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Three Ways to Multiply Sales

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Significant new marketing opportunities have been opened up by the development of order-entry computer programs that let publishers interact personally with customers while transactions are being processed. Of course, actually questioning customers helps publishers track sources of sales more precisely and that, in turn, helps them adjust their marketing plans for better results.

But suggesting appropriate additional or follow-up purchases to buyers may be an even more important new opportunity. In 1999, the publishers participating in the Huenefeld Consultants’ annual survey received 37% of their orders by phone, on the average. This means that with more than a third of their purchasers, the publishers’ order-takers got to talk back–with questions or diplomatic suggestions.

Sometimes there’s resistance to this sort of intrusion into order-taking. It comes not from customers, but from order-entry personnel so thoroughly committed to the customers’ perspective that they resist being asked to try to sell anything a customer doesn’t actually ask for. However, people who take orders at any well-organized publishing company should be able to handle all kinds of customer interactions.

There are ways to avoid irritating callers and to not transfer them from phone to phone in search of information. Whoever answers the phones to take orders (probably entering the information into the computer as they talk) should also answer questions directly–or go “off-line” to have invoices checked, returns authorized, accounts adjusted, or shipments traced, and then themselves report the results back to the customer. In most cases, the person on the phone is’,’e voice of the publishing house, as far as the customer or inquirer is concerned.

All these transactions provide a number of opportunities to increase sales by telling customers about additional books relevant to needs or interests revealed by the books they’ve already ordered. These attempts to increase sales as a result of the customer’s initial contact are known as reactive selling–in contrast to the proactive selling accomplished by salespeople (field reps and telemarketers) acting on their own initiative.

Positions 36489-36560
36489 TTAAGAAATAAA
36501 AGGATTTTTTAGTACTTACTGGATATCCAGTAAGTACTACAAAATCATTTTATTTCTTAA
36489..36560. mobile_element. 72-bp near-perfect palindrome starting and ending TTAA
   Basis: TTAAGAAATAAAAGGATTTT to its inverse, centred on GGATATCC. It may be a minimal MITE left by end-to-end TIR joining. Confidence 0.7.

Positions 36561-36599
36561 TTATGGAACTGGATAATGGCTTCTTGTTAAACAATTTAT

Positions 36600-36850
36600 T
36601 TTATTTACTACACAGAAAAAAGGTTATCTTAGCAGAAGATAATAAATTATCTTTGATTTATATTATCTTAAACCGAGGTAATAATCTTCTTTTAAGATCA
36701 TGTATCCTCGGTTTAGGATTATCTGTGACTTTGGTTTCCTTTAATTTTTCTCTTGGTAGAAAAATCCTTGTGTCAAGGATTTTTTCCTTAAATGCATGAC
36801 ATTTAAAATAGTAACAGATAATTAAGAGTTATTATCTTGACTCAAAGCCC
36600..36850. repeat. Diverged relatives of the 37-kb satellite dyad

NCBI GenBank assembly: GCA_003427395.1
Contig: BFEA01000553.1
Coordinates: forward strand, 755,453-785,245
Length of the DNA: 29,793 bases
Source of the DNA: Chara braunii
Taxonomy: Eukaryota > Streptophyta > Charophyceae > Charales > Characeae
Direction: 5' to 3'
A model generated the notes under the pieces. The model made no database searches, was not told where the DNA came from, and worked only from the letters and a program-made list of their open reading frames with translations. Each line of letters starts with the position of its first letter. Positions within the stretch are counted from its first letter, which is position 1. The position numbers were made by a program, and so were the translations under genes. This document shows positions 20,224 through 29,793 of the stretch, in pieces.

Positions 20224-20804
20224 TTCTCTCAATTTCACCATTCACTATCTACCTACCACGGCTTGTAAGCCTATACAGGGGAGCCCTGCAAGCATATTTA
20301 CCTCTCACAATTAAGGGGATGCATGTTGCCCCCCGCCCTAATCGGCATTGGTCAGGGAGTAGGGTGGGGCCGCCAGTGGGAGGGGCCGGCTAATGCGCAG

To multiply your sales, you can use one, two, or all three primary types of reactive selling.

 

Up-Sell

This term is used to describe efforts that (gently) encourage someone who’s just bought one book to buy another–or several more.

The additional purchase(s) automatically suggested to all callers might be more material that relates to the book initially ordered, or a better (more recent, more comprehensive, etc.) treatment of the subject. Additional purchases might also be encouraged by an offer of a discount (on additional copies for the buyer’s colleagues or on a prepublication purchase of your next relevant title).

Opportunities for up-selling should be catalogued in brainstorming sessions. Potential up-sell occasions should be listed (“new bookstore accounts,” “consumers who buy So-and-So’s Handbook,”“all clergy who call,” etc.) on a read-at-a-glance reference sheet posted near each phone for quick and automatic consultation. And the identified occasions should be accompanied by a set of scripts that present each up-sell offer as comfortably, completely, and quickly as feasible to minimize the possibility that a caller will hang up.

Good up-sell scripts can be delivered in about 30 seconds and require only that the listener respond “Yes” (“Yes, I’d like to order that,” “Yes, I’d like to hear more,” etc.) or “No.” Anyone who will be using these scripts should be firmly trained to “Take ‘No’ for an answer”–i.e., to not argue with customers who show any sign of resistance. The up-sell script should be delivered as a favor to the customer–not an imposition.

Properly timed up-sell scripts are a particularly good way to offer products in other media by phone–and also by fax or mail–to customers who’ve revealed particular needs or interests through personal book purchases. Author workshops, videocassettes, and other spin-offs are likely to have strong appeal to readers who’ve just discovered a writer. But be careful not to suggest alternates (such as audiocassettes) that cost less than the initial purchase, because doing that may persuade the buyer to switch to the less expensive product.